It was not unusual for travellers on the coaches from Hobart to Launceston to break their journey for two days at Melton to converse with Mr. Blackwell and admire his trophies and the handsome pictures which adorned the walls. Many members of the Government stopped at Melton Mowbray, and when Governor Weld was appointed in 1875 he made a habit of spending all his annual holidays at Melton and travelling up there for all the races. On one occasion His Excellency sent his children and their governess to the hotel for six weeks' holiday specifically so that Mr. Blackwell could teach the children to ride. During the first Royal Tour of Australia in 1878, the Duke of Edinburgh was the guest of Mr. Blackwell at Melton Mowbray.
After Blackwell's death in July 1885, hson, Samuel Blackwell jnr. continued to operate the Melton Mowbray Hotel until around 1900, when the hotel was purchased by the Bisdee family as part of the neighbouring Melton Vale estate (Bisdee family).
Congregational chapel and schoolroom
Two of the other townsite buildings still standing these days are the All Saints church and a simple chapel that has served a variety of functions during its life. The latter was erected in 1866 for use as a Congregational chapel and schoolroom (in those days churches ran the local schools). From 1901 to 1939 it was used as a state school and in 1942 it was transferred to the Church of England. The chapel was restored in 1990 by members of the Dick family in memory of George Abercromby Dick (1909-1987), owner of nearby Mt Vernon estate from 1940 to 1967 and for 20 years a trustee of the Diocese.
All Saints' at Melton Mowbray is situated alongside the old Congregational Chapel. After its closure the chapel was used as a State school between 1901 and 1939. It was also used for Church of England services before All Saints’ was built in 1937. It was transferred to the Church of England in 1942 for use as a church hall and Sunday school. The All Saints cemetery contains headstones and graves of historical significance, including that of Samuel Blackwell, the founder of the Melton Mowbray hotel and a pioneer in the Tasmanian horse racing industry.
Early newspapers make reference to a Cross Marsh Military Station which apparently operated from c1822-1829. It is generally believed that Blackwell built his hotel near the Military Station, as Cross Marsh was initially given as the location of it in advertisements. Cross Marsh Creek is a short distance south of Melton Mowbray.
The Cross Marsh markets were a very early and significant trade and meeting place – being the central rural-commerce area of the lower Southern Midlands and Bothwell. The earliest market site was located close to Belgrove, however by 1829 had been moved near to the Royal Oak, the site which Blackwell was to occupy some 12 years later. Blackwell's Cross Marsh Saleyards were commonly advertised in the late 1850s which were located close to his Royal Oak Hotel. The late 1850s however saw advertisements referring to 'Blackwell's New Yards' suggesting he had moved them to his new hotel. Blackwell, clearly an entrepreneur, keenly capitalised these markets which were the cornerstone of the rural economy of the area. The move of the markets to the Melton Mowbray Hotel further strengthened that site as the hub of the wider community and would no doubt have drawn widespread attention to the hotel and area.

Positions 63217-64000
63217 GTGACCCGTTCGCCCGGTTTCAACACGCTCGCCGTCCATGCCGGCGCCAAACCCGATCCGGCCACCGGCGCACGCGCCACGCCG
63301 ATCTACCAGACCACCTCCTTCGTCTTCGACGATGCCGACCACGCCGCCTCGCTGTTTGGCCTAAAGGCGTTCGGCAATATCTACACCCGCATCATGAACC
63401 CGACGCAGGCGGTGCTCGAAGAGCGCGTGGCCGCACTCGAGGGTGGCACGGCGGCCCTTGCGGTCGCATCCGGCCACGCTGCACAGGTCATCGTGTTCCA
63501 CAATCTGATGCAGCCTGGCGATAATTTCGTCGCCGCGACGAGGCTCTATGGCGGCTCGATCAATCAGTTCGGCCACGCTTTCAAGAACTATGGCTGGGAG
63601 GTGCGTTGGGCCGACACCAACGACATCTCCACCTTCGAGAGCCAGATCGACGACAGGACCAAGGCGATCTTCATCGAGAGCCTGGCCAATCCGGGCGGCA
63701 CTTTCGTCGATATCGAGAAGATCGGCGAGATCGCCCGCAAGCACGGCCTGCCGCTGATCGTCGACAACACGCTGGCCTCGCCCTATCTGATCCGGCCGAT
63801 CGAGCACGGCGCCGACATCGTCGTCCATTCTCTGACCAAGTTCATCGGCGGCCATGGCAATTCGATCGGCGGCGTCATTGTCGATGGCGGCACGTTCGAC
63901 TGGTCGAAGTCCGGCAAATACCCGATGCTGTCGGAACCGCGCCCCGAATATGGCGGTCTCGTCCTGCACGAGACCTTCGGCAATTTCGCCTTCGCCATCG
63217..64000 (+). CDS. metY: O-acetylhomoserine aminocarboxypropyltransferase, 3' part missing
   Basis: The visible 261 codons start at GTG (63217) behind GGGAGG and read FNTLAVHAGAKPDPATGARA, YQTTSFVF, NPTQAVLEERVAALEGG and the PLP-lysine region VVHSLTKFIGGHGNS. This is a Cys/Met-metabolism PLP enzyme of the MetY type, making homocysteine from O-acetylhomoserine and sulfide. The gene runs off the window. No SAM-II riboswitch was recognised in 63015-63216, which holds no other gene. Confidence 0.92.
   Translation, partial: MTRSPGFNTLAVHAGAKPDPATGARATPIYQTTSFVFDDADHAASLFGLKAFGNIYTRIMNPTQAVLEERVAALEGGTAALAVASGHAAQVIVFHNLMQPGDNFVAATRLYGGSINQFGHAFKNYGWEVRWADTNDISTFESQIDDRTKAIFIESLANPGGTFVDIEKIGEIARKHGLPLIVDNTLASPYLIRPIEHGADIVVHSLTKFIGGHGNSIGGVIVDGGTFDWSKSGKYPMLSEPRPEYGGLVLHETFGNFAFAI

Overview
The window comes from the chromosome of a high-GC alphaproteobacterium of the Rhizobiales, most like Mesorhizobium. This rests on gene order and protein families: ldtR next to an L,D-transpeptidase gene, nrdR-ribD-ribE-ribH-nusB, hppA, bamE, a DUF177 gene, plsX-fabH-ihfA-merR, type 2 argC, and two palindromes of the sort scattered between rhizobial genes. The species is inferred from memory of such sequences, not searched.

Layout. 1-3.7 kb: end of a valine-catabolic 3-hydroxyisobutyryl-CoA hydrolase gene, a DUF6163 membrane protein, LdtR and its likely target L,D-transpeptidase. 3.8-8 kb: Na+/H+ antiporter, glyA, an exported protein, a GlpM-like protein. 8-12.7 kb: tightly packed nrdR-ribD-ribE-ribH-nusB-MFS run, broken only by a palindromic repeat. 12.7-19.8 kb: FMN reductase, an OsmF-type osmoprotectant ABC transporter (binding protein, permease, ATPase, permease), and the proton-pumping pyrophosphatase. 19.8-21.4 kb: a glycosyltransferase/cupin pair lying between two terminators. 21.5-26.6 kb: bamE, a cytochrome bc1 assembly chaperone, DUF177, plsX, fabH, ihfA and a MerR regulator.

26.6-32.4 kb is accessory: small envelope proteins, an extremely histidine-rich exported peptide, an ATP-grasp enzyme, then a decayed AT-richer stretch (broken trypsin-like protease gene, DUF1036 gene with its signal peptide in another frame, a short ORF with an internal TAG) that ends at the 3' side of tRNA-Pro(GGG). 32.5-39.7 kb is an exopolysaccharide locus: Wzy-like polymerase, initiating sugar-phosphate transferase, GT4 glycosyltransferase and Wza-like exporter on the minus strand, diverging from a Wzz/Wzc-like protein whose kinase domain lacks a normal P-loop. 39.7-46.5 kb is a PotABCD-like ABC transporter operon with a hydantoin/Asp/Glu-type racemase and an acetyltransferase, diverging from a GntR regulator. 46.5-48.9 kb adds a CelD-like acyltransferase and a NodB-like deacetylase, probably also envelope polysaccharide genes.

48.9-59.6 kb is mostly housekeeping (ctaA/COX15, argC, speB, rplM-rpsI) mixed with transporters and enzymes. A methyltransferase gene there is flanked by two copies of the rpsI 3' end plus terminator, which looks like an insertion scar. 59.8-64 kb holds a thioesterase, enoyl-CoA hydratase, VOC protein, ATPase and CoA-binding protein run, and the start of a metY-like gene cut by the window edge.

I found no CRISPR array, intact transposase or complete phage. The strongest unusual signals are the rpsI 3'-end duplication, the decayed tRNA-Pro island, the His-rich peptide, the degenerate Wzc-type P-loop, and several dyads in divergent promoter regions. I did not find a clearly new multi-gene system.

One of the locations selected to accommodate gangs of convict labourers involved in building the road was the Lovely Banks Probation Station at Spring Hill. Work commenced to construct the road up Spring Hill in 1840, the Lovely Banks Bridge and a stone culvert further east were constructed as part of the road. Convicts housed at the nearby Probation Station built the bridge, with other convicts breaking rock in a quarry located just east of Lovely Banks. The rock was then carted up hill in hand carts and the convicts were required to make twelve journeys in a twelve hour day. The Lovely Banks bridge carries Tedworth Drive (the old main road) across a tributary of Serpentine Valley Creek.
Lovely Banks probation station
Lovely Banks is a picturesque farm with a rich history, located near Spring Hill. The origins of its name date back to the 1800s, when a Governor and his wife passed through the area and commented on the 'lovely banks' close to where the original farmhouse stands today. The historical estate has been family-run for five generations and is now managed by Tim and Andrew McShane and their families.
Lovely Banks, sketched in 1867 by Rosalie Ann Thorne (1850-1927), daughter of Elizabeth Ann Bisdee (1821-1910).
Lovely Banks was established as a Bisdee family property. Farmer and public servant John Bisdee (1796-1862) sailed with his first wife Ann to Van Diemen's Land in the Westmoreland, arriving at Hobart Town in May 1821. He was granted 700 acres (283 ha) (Thorpe) on the Clyde at Bothwell, which he exchanged for better land at White Hills (Hutton Park) near Melton Mowbray. Within a year John was appointed governor of the Hobart Town gaol, chief constable for the district of Murray, and keeper of the Hobart pound. In Campbell Street, Hobart, he ran a nursery garden where he propagated and sold many kinds of fruit trees. By 1847 John held 10,000 acres of pasture in the Jericho/Melton Mowbray area..
In 1839 John's brother, farmer and politician Edward Bisdee (1802-1870), bought Lovely Banks and went to live there with family other members, including his brothers Edward and Isaac Bisdee MLC (1813-1868), achieving success with his high grade merino lambs wool. In 1839 and 1840 Edward topped the London market with his highest grade merino lambs' wool. Throughout the 1820s the Hobart Town Gazette encouraged settlers to cultivate hops and to brew beer for local consumption and for market to Sydney and a number of settlers became interested in this form of agriculture and home brewing. By 1829 Edward had established a substantial hop garden at White Hills and was successful in making "good malt liquor". At this time there some five commercial breweries in Van Diemen's Land.